Presurgery resting-state local graph-theory measures predict neurocognitive outcomes after brain surgery in temporal lobe epilepsy

Gaelle E. Doucet, Robert Rider, Nathan Taylor, Christopher Skidmore, Ashwini Sharan, Michael Sperling, Joseph I. Tracy

Research output: Contribution to journalArticlepeer-review

34 Scopus citations

Abstract

Summary Objective This study determined the ability of resting-state functional connectivity (rsFC) graph-theory measures to predict neurocognitive status postsurgery in patients with temporal lobe epilepsy (TLE) who underwent anterior temporal lobectomy (ATL). Methods A presurgical resting-state functional magnetic resonance imaging (fMRI) condition was collected in 16 left and 16 right TLE patients who underwent ATL. In addition, patients received neuropsychological testing pre- and postsurgery in verbal and nonverbal episodic memory, language, working memory, and attention domains. Regarding the functional data, we investigated three graph-theory properties (local efficiency, distance, and participation), measuring segregation, integration and centrality, respectively. These measures were only computed in regions of functional relevance to the ictal pathology, or the cognitive domain. Linear regression analyses were computed to predict the change in each neurocognitive domain. Results Our analyses revealed that cognitive outcome was successfully predicted with at least 68% of the variance explained in each model, for both TLE groups. The only model not significantly predictive involved nonverbal episodic memory outcome in right TLE. Measures involving the healthy hippocampus were the most common among the predictors, suggesting that enhanced integration of this structure with the rest of the brain may improve cognitive outcomes. Regardless of TLE group, left inferior frontal regions were the best predictors of language outcome. Working memory outcome was predicted mostly by right-sided regions, in both groups. Overall, the results indicated our integration measure was the most predictive of neurocognitive outcome. In contrast, our segregation measure was the least predictive. Significance This study provides evidence that presurgery rsFC measures may help determine neurocognitive outcomes following ATL. The results have implications for refining our understanding of compensatory reorganization and predicting cognitive outcome after ATL. The results are encouraging with regard to the clinical relevance of using graph-theory measures in presurgical algorithms in the setting of TLE.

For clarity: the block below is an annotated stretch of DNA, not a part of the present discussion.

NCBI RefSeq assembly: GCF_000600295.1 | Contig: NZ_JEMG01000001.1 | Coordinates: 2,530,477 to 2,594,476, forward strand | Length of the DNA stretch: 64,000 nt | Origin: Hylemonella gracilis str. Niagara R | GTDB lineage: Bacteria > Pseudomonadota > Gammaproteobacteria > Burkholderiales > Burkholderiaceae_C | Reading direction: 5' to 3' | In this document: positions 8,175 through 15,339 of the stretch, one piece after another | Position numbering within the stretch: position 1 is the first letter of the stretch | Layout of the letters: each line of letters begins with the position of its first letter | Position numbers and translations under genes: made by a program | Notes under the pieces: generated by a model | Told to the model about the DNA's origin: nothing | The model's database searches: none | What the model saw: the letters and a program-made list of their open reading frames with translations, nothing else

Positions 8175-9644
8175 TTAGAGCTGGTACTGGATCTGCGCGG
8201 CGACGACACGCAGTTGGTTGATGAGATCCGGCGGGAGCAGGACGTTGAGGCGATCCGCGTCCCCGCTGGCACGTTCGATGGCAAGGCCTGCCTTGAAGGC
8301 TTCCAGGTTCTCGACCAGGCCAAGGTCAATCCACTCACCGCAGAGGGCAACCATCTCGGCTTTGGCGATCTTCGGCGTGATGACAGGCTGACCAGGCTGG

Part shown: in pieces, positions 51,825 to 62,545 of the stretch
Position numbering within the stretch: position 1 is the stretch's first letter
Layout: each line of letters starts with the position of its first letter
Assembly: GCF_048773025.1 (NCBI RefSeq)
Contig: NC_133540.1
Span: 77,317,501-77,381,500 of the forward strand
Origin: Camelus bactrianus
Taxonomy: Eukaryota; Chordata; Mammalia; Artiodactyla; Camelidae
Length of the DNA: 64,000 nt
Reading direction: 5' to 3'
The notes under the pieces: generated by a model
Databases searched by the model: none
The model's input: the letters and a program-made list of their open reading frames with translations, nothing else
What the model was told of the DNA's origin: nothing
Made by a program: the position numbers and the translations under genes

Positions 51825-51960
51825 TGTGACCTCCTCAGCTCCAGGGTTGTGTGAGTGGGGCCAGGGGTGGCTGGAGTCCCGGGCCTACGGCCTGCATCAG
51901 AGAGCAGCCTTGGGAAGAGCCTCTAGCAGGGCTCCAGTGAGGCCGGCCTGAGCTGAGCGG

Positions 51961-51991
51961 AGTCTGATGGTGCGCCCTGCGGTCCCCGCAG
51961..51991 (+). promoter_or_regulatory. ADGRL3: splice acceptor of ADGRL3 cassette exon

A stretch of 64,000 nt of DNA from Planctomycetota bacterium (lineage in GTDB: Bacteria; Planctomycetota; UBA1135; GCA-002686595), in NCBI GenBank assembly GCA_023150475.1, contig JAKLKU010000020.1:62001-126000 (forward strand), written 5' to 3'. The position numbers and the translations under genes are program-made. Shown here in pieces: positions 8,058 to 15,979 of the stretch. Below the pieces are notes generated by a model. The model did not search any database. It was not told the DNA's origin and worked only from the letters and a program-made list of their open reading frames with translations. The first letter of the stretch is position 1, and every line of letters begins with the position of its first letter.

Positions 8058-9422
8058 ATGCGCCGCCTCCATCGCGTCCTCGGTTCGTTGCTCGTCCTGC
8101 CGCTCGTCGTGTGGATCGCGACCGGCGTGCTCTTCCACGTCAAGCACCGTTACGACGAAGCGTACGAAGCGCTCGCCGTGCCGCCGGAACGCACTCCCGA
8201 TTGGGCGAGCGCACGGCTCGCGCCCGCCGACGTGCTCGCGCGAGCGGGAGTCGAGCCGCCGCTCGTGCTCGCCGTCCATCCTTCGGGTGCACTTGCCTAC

Original languageEnglish (US)
Pages (from-to)517-526
Number of pages10
JournalEpilepsia
Volume56
Issue number4
DOIs
StatePublished - Apr 1 2015
Externally publishedYes

Keywords

  • Anterior temporal lobectomy
  • Graph-theory measures
  • Neurocognitive outcome
  • Resting-state
  • Temporal lobe epilepsy

ASJC Scopus subject areas

  • Neurology
  • Clinical Neurology

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